God of Carnage—I’ll say
I got to do this marvelous show out at George Street Playhouse. If you know the play, there’s a very famous scene where one of the ladies throws up spectacularly over a bunch of furniture and table full of expensive art books. One day, our cast went out between shows for Ethiopian food, which I love, but at places for the evening show, I was apparently looking a bit green around the gills. However, we had no understudies, and The Show Must Go On. As the opening scene played out, I realized I was suffering from food poisoning and that I had to throw up. But I couldn’t leave the stage. I decided that I was going to tough it out until the scene where I was supposed to throw up, knowing that one of the other actors would then fetch me a prop plastic basin. Finally the scene came. I did my big fake throw up scene, spewing all over the set, Betsy Aidem came over with the basin, I stuck my head in it and vomited for real in front of my cast and the audience. And then, of course, The Show Went On.
Minnelli on Minnelli—fantasies come true
I was hired to be Liza Minnelli’s stand-in for the tech of Minnelli on Minnelli. This job was supposed to be me standing on the stage holding her costume so the lights could be focused on me, not on her, so she could see what it looked like from the house. Once they realized I could actually do stuff, it evolved into me pretending to be her, doing her numbers in front of her. Now, no one had taught me anything, this was all off watching the show and writing things in my book like, “She stands on 4.” I got to sit on the stage of the Palace Theatre and sing her arrangement of “I Got Rhythm” with all the lights and the band. Since it was a show about her father, I also got to sing “The Trolley Song” in front of a clip of Judy Garland. Think about this, people. I got to sing “The Trolley Song” with Judy for Liza. Gay Goals.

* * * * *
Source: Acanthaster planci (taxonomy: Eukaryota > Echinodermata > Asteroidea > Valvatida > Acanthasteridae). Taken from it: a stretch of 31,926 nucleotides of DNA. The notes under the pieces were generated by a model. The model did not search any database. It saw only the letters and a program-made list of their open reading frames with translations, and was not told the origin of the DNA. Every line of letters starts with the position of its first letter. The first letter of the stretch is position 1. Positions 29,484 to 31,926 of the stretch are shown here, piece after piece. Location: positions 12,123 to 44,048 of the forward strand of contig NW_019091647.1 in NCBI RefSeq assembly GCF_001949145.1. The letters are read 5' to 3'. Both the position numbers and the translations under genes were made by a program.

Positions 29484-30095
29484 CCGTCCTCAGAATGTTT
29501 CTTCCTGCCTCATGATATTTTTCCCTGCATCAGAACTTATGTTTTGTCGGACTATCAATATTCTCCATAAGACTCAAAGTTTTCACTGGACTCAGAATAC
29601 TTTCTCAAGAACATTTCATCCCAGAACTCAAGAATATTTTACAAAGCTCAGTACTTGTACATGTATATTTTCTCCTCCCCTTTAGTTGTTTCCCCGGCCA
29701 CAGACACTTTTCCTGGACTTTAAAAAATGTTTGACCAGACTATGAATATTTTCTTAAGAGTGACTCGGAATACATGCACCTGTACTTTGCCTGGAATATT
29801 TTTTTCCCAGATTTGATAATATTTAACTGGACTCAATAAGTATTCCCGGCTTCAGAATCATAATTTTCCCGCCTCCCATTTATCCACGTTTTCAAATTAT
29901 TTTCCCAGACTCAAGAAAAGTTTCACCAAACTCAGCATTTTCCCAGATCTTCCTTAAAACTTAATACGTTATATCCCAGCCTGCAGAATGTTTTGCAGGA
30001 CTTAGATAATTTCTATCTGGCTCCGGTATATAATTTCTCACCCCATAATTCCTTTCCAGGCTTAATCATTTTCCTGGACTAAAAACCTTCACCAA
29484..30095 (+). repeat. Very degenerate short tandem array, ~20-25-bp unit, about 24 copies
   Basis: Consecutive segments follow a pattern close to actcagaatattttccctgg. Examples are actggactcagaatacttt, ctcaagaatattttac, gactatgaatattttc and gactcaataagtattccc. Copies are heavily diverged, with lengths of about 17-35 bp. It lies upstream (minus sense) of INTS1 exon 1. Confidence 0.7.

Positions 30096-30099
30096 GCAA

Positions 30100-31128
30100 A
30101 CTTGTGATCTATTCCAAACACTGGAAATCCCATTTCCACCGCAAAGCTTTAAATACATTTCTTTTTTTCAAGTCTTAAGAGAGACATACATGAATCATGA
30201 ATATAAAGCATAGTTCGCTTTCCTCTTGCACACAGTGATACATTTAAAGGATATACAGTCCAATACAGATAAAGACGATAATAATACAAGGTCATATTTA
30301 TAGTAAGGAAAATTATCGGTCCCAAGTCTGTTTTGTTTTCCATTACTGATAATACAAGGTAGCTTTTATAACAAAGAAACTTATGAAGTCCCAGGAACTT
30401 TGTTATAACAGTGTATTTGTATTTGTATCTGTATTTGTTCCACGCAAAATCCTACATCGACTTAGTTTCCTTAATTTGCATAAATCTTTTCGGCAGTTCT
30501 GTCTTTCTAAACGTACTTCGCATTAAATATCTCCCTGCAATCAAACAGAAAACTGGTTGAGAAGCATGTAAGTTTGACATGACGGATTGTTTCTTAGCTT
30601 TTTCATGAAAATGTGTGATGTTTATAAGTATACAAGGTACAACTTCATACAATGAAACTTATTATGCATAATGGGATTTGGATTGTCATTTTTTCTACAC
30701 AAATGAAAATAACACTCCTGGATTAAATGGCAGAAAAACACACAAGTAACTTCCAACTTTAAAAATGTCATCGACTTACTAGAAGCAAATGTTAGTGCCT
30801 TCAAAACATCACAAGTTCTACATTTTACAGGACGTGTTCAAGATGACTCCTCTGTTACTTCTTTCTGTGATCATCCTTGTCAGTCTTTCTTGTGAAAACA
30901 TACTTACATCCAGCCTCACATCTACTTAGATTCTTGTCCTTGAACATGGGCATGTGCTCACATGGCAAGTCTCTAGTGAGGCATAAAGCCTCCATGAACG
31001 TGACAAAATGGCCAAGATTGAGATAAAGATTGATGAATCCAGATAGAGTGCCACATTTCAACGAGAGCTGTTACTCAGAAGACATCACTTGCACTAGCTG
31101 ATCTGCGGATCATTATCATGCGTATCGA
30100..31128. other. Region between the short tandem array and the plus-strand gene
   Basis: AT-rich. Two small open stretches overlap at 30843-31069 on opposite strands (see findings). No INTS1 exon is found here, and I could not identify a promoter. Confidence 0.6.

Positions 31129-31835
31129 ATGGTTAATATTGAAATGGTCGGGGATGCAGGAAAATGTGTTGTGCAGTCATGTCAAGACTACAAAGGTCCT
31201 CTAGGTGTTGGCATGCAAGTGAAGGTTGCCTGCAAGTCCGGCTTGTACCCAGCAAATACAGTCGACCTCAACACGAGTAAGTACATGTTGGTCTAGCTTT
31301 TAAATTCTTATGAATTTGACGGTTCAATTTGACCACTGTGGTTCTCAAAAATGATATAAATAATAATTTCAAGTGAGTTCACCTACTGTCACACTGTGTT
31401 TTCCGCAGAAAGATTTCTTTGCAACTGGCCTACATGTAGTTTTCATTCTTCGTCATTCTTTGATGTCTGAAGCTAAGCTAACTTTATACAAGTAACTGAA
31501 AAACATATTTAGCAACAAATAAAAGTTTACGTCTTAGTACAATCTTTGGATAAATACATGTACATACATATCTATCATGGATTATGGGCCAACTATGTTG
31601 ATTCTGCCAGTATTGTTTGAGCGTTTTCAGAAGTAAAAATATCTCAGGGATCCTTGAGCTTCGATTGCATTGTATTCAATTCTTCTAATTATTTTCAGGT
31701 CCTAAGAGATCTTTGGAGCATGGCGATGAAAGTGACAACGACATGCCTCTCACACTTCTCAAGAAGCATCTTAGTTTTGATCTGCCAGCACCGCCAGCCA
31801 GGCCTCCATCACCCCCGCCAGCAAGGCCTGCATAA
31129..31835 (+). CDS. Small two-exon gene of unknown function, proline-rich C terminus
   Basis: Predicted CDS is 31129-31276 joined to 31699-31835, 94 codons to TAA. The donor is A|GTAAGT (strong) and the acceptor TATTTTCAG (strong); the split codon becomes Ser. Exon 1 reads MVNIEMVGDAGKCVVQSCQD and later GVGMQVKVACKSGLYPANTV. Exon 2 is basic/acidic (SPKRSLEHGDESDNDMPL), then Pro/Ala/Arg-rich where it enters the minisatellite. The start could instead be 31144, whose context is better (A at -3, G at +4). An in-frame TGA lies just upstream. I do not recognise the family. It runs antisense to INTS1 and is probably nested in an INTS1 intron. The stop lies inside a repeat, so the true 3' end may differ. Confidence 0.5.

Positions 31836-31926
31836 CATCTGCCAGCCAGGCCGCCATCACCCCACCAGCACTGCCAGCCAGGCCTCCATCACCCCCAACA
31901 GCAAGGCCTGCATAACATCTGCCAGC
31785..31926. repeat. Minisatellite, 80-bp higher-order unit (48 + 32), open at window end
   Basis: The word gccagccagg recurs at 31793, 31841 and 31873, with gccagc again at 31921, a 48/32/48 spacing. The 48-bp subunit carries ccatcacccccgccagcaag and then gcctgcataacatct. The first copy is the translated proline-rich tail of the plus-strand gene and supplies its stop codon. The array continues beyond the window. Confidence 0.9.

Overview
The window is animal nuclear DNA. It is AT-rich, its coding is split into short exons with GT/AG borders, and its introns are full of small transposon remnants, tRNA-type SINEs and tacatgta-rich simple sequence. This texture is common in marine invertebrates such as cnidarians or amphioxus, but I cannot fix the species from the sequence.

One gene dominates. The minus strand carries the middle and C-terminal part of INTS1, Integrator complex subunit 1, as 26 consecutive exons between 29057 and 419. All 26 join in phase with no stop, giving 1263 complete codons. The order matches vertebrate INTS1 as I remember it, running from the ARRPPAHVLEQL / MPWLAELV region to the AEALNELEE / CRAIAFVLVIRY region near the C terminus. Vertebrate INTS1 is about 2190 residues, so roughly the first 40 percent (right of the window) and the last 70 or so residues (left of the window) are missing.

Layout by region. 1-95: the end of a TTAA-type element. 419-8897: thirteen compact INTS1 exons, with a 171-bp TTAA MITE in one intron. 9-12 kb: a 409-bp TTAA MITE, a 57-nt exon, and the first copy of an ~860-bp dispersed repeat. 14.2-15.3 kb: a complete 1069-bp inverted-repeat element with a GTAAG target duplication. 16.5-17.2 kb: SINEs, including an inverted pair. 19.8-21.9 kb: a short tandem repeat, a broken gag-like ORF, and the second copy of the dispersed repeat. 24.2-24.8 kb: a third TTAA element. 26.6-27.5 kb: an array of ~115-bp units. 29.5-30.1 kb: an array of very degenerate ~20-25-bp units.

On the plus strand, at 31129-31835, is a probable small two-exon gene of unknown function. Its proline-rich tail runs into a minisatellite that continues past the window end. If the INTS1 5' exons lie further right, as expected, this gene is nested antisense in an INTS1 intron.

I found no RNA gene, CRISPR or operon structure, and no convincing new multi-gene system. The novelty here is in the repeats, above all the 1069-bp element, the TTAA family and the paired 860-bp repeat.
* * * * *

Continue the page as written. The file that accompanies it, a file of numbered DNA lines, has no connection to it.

M. Butterfly—The Show Must Go On, worst case scenario
This is the most awful thing that ever happened to me during a show. Our stage manager, Barry Kearsley, missed calling a cue one night during a show. After he didn’t respond to anyone on headset, another stage manager, who happened to be his wife, went to check on him. He had suffered a heart attack. The way the set was constructed, it was impossible to get backstage right from stage left (no deck crossover, you had to go downstairs first). Also, the act curtain was just a painted scarf, it didn’t cover the whole stage. So when the paramedics came, even though the curtain was in, you could see them carrying their gear on from stage left and then carrying him off left from stage right, only partially blocked by the curtain. The paramedics leave with Barry (and his wife Janet). The Show Goes On. Soon we got a call from the hospital. This was back in the day before everybody had a phone, so we got all our calls at the stage door. He had passed away. We fell apart. At this point in the show, the only two people onstage were the leads, so they didn’t know what happened until they saw us sobbing during the curtain call. I remember so clearly taking the bus home and crying so hard that other passengers were offering me tissues and water and I don’t know what all, but I was very touched by the kindness of New Yorkers that night.